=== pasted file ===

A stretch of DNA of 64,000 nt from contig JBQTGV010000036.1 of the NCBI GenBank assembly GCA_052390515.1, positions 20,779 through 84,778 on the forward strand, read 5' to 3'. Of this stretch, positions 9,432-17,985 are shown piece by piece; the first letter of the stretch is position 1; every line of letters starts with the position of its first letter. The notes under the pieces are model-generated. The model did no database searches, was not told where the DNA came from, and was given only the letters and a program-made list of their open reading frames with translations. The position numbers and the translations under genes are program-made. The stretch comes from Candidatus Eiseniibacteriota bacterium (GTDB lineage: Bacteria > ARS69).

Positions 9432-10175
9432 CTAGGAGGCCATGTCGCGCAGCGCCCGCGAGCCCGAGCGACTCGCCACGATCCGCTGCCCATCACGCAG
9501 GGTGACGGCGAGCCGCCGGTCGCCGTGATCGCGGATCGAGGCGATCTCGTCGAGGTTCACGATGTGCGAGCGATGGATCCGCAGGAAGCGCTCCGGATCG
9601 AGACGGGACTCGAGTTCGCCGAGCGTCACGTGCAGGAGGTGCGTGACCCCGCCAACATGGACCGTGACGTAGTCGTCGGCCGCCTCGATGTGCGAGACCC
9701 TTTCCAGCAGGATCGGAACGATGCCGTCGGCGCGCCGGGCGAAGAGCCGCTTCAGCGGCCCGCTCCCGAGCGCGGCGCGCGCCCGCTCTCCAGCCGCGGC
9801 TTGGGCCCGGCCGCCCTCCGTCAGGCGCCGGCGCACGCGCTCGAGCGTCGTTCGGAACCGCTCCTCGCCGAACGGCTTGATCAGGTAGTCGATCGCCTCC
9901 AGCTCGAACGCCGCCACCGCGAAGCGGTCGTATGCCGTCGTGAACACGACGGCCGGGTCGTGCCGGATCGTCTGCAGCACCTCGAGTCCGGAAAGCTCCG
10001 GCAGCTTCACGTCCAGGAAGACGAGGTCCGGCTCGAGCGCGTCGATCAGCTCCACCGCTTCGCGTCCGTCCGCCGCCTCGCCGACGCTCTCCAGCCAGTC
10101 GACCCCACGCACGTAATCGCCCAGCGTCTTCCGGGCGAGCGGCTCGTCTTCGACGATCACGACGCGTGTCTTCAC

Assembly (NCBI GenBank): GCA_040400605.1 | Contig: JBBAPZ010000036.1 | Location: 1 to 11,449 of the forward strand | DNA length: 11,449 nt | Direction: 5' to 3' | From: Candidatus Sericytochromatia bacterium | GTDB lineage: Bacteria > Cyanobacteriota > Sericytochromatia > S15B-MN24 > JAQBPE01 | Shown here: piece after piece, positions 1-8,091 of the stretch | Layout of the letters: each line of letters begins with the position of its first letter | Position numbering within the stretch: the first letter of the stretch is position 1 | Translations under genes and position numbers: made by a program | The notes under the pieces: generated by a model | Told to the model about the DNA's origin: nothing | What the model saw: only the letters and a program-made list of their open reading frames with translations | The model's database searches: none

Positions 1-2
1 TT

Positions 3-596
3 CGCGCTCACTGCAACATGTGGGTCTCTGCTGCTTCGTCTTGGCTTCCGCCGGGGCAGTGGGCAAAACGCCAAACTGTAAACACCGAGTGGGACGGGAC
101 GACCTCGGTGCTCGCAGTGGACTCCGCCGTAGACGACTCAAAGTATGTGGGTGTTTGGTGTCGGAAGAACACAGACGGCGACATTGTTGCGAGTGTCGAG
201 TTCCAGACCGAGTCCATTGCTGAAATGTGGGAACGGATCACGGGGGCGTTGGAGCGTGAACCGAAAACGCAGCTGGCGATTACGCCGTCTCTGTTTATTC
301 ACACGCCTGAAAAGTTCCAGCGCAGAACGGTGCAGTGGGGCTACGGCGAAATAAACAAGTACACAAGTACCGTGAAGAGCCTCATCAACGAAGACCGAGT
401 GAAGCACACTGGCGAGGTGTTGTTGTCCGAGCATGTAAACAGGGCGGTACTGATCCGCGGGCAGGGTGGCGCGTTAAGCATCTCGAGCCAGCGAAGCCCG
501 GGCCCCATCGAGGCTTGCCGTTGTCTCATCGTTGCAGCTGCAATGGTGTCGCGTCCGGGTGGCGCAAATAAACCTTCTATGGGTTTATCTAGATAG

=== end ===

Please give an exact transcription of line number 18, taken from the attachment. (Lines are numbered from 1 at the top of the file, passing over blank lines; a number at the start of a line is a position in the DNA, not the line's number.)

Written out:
301 ACACGCCTGAAAAGTTCCAGCGCAGAACGGTGCAGTGGGGCTACGGCGAAATAAACAAGTACACAAGTACCGTGAAGAGCCTCATCAACGAAGACCGAGT